Thursday, December 30, 2010

All or Nothing.

"I don't want to leave" she said under her visibly cold breath as the two of us walked slowly towards the snow covered car. "you're telling me" I replied sadly as I grabbed the snow scraper and began to pick away at the ice frozen to our windshield. It was 5:45 am on Monday morning and we were heading back to the city and back to reality. As my roommate and I pulled out of the driveway and turned onto the road that would lead us home, I looked behind me and caught one last glimpse of the beautiful house in all it's glory, and I couldn't help but think about the people sleeping soundly within it's massive walls.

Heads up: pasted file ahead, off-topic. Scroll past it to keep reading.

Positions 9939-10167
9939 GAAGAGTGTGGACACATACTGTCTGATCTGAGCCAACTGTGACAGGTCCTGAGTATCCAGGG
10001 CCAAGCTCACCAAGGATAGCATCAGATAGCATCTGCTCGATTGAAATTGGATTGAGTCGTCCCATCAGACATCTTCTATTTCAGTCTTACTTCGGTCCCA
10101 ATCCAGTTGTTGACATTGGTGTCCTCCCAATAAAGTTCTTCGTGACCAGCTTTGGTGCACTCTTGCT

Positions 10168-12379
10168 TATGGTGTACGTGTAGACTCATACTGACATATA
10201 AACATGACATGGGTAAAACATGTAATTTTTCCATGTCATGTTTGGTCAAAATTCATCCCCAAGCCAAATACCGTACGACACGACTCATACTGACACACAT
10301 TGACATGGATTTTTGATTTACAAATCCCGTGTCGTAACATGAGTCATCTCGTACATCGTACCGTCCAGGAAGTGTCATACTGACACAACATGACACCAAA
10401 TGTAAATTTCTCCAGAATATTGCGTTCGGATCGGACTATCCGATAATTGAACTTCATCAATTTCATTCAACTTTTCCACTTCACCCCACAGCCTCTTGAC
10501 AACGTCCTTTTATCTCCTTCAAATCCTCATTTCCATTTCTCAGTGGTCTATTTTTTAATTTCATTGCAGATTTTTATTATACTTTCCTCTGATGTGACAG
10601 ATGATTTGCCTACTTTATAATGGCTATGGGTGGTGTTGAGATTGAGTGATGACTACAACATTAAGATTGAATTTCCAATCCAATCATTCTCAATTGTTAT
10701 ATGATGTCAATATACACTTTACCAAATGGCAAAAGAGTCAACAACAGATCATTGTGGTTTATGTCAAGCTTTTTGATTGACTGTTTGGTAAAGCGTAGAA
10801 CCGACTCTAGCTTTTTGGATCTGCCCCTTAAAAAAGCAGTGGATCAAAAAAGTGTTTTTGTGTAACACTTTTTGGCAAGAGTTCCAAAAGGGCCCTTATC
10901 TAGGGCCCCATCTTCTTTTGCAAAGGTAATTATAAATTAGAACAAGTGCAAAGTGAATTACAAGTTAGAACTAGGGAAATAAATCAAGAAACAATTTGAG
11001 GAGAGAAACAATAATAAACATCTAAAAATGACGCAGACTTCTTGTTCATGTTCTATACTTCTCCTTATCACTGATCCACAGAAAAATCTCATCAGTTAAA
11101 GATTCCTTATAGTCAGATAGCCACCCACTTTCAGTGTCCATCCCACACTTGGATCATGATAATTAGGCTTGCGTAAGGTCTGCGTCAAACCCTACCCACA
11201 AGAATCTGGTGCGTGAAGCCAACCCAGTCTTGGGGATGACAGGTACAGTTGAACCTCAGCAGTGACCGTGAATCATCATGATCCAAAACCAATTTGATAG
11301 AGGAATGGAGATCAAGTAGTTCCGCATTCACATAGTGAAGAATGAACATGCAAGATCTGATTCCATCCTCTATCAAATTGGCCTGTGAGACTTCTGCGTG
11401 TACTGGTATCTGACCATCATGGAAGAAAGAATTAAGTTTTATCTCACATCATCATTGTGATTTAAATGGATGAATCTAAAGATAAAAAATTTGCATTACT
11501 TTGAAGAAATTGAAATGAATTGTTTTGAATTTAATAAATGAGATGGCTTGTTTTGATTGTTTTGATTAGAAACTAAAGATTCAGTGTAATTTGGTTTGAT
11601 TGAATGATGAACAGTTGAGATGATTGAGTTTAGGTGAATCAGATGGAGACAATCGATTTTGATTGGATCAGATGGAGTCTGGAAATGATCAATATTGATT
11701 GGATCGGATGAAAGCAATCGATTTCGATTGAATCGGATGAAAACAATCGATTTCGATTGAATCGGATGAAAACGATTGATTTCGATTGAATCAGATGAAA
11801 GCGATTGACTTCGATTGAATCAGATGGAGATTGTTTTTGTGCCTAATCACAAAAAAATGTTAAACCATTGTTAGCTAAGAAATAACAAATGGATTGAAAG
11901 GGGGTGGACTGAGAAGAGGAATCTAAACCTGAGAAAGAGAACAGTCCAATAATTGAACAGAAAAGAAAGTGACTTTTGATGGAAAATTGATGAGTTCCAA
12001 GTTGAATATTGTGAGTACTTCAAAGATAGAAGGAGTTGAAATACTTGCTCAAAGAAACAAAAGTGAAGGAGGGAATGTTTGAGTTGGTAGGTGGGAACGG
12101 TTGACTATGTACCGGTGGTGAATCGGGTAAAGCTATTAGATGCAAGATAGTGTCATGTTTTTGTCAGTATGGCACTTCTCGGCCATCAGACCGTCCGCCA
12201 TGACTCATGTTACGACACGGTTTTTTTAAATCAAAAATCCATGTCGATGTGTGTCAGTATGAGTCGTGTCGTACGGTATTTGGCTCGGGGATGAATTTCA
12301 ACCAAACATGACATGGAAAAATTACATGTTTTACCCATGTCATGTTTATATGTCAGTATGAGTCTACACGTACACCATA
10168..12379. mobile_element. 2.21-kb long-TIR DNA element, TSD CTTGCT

The two of us showed up that Friday night like we always do. Praying that we were at the right house, we burst through the front doors dancing and singing, interrupting an all-house board game and probably terrifying the souls of the fifteen people we had yet to meet who were also attending the weekend getaway in Keystone, Colorado. It had been a long, late evening drive up to the mountains for us when the highway was closed due to strong winds and low visibility. There was actually a point when we contemplated turning around and heading home, "It might not be worth it" we said, going back and forth, weighing our options before deciding to ultimately wait out the storm and continue on. "All or nothing" we thought as we braved the blizzard and blared the radio. Two hours and many snowy miles later we found ourselves in that warm kitchen, surrounded by the remnants of a family-style dinner and a room full of complete strangers. Over the next hour, introductions were made, drinks were poured, and we began to settle into a weekend that would come to be something so much more than the casual ski trip we all initially thought it would be.